By Lisa Guerriero
Today’s Web to print (W2P) software redefines the term and what it encompasses. It expands past job submission and into automation, integration, and sales and marketing.
“It is hard to remove a familiar term like W2P in the market, but this service you are offering to your customers is more than just a print portal,” says Dave Minnick, Web2Print solutions director, EFI. He recommends that printers who adopt or change W2P systems develop a plan for what they want out of their new solution as well as a strategy for how to attain it.
Notable W2P advancements include customized retail storefronts with greater functionality and sophisticated production tools. This article looks at how customer demand drives progress in both categories. We also examine how these developments address the concerns of printers considering adoption or expansion of W2P.
Customization, integration functionally, mobility, and administrative controls are essential aspects to W2P, often available within storefronts.
Many view retail storefronts as an integral part of a larger W2P system, offering everything from sophisticated SEO, integrated shipping and payment, proofing, and order approval. “The result is not simply a W2P storefront but a complete, streamlined workflow capability from customer to press. Ease of use, increased productivity, fewer errors, more sales, and higher margins are the result,” says Steve Ciesemier, account manager, Aleyant Systems, LLC.
To provide an example of storefront prevalence, Steve Enstad, president/CEO, PageDNA, cites more than 2,750 live storefronts active on the company’s U.S. datacenter as of Fall 2014. “These storefronts process over a quarter of a billion dollars in ecommerce orders annually, and order volume increased by 25 percent in the past year.”
Clients want more than Web-based order submission. Print providers expect storefronts to be fully capable of ecommerce for business to business (B2B) as well as business to customer (B2C) storefronts. There’s too much at stake for them to be anything but robust.
In addition to public ecommerce sites, many W2P users maintain private ordering for customers. This helps overcome print providers’ concern that they will lose their legacy customers if they try to move them to online ordering.
Demand for customization is apparent. Enterprises want multiple sites with unique templates and catalogs. The goal, explains Naresh Bordia, VP of sales, OnPrintShop by Radix, is to establish a “quickly set up branded storefront that gives an exclusive customer experience to increase new and repeat sales.”
Storefront design is important, but W2P users also expect a higher level of functionality. “B2B customer portal options can be custom configured to fit your customer’s requirements such as payment and shipping options, and access control,” notes Gil Newsom, development manager, Rocketprint Software.
Other storefront functions include built-in shipping and support for multiple currencies, languages, and tax rates. However, these are just a few of the options. “W2P doesn’t accurately reflect the breadth of products and services becoming available to be sold online,” says John Arnsdorf, product marketing manager, XMPie, A Xerox Company.
Customers can sell print, electronic documents, promotional products, and packaging. “It’s even possible to sell email blasts and complete cross-media campaigns right from a W2P portal. Because of this, I believe there is going to be a shift in how service providers market themselves, engage their customers, and position their products and services,” he adds.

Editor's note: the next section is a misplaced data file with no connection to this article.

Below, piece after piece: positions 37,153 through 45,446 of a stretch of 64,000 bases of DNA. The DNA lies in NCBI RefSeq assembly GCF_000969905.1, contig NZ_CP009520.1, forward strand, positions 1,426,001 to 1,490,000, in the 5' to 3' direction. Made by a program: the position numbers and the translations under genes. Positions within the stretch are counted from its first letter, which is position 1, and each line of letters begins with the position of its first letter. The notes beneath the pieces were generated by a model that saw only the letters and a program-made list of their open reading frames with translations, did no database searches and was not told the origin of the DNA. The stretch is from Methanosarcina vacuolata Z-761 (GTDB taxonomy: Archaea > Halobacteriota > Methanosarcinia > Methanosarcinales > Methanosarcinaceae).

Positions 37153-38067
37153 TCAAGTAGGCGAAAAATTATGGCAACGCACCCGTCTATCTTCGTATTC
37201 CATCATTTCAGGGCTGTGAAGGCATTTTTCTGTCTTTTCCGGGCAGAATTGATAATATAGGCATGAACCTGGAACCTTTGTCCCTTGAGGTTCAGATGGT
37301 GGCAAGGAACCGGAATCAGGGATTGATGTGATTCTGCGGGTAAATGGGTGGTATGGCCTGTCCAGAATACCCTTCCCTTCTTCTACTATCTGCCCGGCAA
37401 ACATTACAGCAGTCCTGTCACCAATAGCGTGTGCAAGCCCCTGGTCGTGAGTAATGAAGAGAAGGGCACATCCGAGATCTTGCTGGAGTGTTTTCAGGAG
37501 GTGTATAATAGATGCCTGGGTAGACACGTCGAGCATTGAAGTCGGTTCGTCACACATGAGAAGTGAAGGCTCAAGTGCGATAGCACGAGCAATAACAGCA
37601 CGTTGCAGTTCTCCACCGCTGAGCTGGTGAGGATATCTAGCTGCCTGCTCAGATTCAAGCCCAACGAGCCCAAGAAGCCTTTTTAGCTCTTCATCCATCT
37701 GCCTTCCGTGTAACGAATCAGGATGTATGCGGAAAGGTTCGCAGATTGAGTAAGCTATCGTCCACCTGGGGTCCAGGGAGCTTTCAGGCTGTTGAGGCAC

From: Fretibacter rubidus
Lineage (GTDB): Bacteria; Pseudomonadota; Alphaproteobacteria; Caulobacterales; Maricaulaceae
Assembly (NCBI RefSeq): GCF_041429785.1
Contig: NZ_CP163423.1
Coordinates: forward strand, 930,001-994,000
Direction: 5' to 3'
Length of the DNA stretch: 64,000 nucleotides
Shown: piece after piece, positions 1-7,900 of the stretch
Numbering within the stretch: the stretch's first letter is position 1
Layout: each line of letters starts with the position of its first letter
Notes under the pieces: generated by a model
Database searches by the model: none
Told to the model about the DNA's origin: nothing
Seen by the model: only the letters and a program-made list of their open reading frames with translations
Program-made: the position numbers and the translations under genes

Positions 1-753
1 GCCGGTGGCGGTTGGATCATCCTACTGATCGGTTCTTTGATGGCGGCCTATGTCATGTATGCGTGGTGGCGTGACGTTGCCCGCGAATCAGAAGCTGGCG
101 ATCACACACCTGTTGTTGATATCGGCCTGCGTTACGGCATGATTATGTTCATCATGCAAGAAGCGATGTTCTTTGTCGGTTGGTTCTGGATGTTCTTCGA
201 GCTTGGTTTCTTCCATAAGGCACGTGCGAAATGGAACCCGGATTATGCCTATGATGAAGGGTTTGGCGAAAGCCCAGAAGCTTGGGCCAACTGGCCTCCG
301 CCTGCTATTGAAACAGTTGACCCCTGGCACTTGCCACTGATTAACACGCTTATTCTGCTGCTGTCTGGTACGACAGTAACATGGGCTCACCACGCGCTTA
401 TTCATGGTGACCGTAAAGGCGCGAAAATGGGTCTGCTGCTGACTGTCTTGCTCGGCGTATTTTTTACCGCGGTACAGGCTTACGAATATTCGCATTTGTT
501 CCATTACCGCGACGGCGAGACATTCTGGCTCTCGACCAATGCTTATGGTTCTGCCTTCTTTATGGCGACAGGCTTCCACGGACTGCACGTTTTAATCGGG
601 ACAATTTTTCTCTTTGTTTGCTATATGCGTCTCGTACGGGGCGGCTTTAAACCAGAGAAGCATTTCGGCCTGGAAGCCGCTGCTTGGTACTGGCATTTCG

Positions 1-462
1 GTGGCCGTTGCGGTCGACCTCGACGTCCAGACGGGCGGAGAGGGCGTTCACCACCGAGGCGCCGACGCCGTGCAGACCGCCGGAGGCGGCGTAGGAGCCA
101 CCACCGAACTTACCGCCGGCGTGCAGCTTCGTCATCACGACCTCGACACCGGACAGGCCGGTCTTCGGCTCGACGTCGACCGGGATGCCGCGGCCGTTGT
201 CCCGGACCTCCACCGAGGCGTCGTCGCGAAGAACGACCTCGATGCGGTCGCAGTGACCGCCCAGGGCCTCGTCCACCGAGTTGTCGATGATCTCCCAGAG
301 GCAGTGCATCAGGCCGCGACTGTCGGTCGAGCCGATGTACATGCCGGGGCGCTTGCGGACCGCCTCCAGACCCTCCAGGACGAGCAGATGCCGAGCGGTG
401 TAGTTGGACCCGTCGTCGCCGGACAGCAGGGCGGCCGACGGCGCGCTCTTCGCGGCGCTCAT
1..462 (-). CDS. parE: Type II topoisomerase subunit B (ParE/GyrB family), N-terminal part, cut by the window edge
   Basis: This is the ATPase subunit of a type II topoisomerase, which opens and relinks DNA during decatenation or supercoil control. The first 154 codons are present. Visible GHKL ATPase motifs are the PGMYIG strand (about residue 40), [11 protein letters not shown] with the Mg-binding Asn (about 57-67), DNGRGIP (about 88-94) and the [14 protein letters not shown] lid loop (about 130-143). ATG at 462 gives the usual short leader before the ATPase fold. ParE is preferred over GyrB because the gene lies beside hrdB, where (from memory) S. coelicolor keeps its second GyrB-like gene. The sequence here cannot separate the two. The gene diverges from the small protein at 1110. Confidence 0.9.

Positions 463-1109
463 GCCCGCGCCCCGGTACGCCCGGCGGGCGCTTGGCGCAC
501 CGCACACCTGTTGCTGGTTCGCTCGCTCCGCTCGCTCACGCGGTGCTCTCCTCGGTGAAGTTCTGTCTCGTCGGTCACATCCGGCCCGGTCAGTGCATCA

Mobile demands also affect the push for more functional storefronts. Job submission should be as simple for the end user as any other kind of Web purchase, says Chris Camp, managing director, ePrint Direct Ltd.
Management tools behind W2P are also important. Administrative functions provide complete control over online storefronts. “Real-time dashboards and reports help you make quick day-to-day decisions,” says Bordia.
Storefront solutions are not one size fits all. “On one end of the spectrum, a small managed entry-level solution might suit a smaller printer and on the other end, a huge print management company might opt for Web services to create their own bespoke W2P solution,” says Emma Mortiboy, marketing manager, Vpress Ltd.
New Workflow Tools
Basic job submission functions aren’t often enough for most modern print providers. Integration with other systems, including MIS and invoicing are essential.
Elisha Kasinskas, marketing director, Rochester Software Associates (RSA), suggests that these integration functions allow different printing capabilities by site in a multi-site operation, each with a unique work queue; multiple pricing capabilities; finished goods inventory tracking and reporting; and invoicing, payment, and automated charge back and accounting.
In-plants are increasingly marketing savvy, continues Kasinskas. “They realize that once they have a quality W2P solution with automated workflows they can produce more volume without adding staff. They spend more time reaching customers than they have in the past.”
Many vendors look to integrate with other systems, including MIS, data, mailing, and inventory, says Slava Apel, CEO, Amazing Print.
Integrated production tools for preflight, ganging, batching, imposition, and the integration of offline ordering help move print providers closer to a zero-touch system.
This integration is essential to providing greater levels of automation—the two go hand in hand. “Because all storefronts are fully integrated into the MIS, there is no re-keying of data required. Orders flow straight to the shop floor, turning online orders into electronic barcoded job tickets that flow directly to press and through production, finishing, and shipping without the need for manual re-keying,” says Tony Tarpey, VP of marketing, SmartSoft.
It’s all about a seamless workflow. “Integration eliminates repetitive tasks and reduces manual touch points while maximizing productivity and profitability. Real-time status updates are bidirectional, which allows for immediate communication to both operators and customers alike,” says EFI’s Minnick.
Wilson Zehr, CEO, Cendix, recommends that prospective W2P buyers ensure there is an integrated preview to reduce errors. “Re-work is the single greatest threat to an efficient manufacturing process,” he observes.